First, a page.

My grandfather, John H. “Harry” Link (third from the left), just before getting his Marine haircut in 1942. Image from the Anderson Independent.
For a good while now, I have been fascinated with researching my family history. I think it all started with a project in the eighth grade, but it’s been ongoing ever since. I would guess that a reason that dabbling in geneaology is such a popular past time among Americans is because our history here is so new, at only a few hundred years old—wait, but what about the Native Americans?—that’s a sad story for another day. Nevertheless, odds are, the ancestors of most Americans came here in order to start new, perhaps even to forget their past in search of better opportunities. In the fast-paced contemporary world, we often find time to question where we’ve come from and want to find a connection with the past. We remember the past not only by thinking about specific events in our own lives, but we also “remember” where our families have come from by thinking of old stories and recounting old photos and relics left behind by those who’ve left us. I might not have actually witnessed in person what my grandparents went through in the 1940s, but I still “remember” what happened through old photos and stories. In a way, this archive of imagery stored in our minds helps us craft memories of our past. Add to that the power of the internet and the ability to fill in the names of whole branches of your family tree with a few clicks, and we begin to form a notion of the past of which we might not have even conceived before.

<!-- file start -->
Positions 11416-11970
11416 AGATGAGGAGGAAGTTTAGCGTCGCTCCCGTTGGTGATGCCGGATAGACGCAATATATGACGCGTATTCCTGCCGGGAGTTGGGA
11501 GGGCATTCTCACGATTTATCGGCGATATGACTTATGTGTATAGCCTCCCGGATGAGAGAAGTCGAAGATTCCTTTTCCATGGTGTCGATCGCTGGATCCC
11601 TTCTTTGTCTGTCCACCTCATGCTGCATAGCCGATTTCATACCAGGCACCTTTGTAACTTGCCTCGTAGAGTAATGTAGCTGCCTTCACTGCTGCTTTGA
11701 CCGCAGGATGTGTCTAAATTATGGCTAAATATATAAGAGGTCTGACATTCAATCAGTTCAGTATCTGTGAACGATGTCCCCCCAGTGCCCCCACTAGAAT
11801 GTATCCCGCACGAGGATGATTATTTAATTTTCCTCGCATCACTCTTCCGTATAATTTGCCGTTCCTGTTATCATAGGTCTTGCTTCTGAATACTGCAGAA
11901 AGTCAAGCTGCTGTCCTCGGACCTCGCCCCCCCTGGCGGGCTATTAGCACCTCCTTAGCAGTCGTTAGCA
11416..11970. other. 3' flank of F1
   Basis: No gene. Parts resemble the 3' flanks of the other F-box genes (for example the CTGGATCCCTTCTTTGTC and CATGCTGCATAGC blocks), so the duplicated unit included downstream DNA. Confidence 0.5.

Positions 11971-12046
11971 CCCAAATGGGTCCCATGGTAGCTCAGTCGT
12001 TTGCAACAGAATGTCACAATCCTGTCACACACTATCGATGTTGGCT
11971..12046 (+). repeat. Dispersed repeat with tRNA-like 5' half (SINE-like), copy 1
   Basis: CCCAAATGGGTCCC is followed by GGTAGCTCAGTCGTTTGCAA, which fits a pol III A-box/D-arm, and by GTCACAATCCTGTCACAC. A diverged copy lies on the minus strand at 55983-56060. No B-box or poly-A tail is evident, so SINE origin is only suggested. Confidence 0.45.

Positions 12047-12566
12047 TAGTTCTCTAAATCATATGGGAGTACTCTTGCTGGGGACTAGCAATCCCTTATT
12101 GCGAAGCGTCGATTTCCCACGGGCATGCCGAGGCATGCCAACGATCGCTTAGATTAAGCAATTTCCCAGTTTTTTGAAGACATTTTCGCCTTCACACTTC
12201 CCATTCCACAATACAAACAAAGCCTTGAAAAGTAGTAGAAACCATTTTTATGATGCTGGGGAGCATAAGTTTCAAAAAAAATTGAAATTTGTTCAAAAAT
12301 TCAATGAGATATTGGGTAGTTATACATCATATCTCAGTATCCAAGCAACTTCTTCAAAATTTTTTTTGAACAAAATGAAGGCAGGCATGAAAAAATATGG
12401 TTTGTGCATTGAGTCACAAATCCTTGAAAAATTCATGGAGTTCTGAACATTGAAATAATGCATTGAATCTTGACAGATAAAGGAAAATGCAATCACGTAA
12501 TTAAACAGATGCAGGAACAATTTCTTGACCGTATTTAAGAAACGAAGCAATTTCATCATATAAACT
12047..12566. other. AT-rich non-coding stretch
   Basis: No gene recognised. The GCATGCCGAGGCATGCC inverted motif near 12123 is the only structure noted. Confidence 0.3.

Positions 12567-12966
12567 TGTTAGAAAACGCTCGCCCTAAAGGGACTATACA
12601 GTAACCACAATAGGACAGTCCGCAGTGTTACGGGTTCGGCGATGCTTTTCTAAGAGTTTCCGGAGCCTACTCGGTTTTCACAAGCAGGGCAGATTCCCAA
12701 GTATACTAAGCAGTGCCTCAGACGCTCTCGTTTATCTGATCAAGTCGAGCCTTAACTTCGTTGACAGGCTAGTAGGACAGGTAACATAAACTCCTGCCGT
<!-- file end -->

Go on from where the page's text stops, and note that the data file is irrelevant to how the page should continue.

So how much does all this relate to contemporary visual culture in terms of art and design? A great deal. The idea of crafting a sense of the past is something I find really interesting and I hope to make this a loose ongoing theme for the blog in the next few entries. I hope you’ll join me as I take a look at a few interesting examples, including: the modern-day version of a court painter in Saudi Arabia whose role is to help legitimize the rule of monarchy by making monumental artwork, the use of heraldry/crests/shields in modern brand identities, and the role that museums play in creating the past. This should hopefully be fascinating and revealing.
After the haircut. I love these captions! This one looks like it suffered from the shears of my grandmother.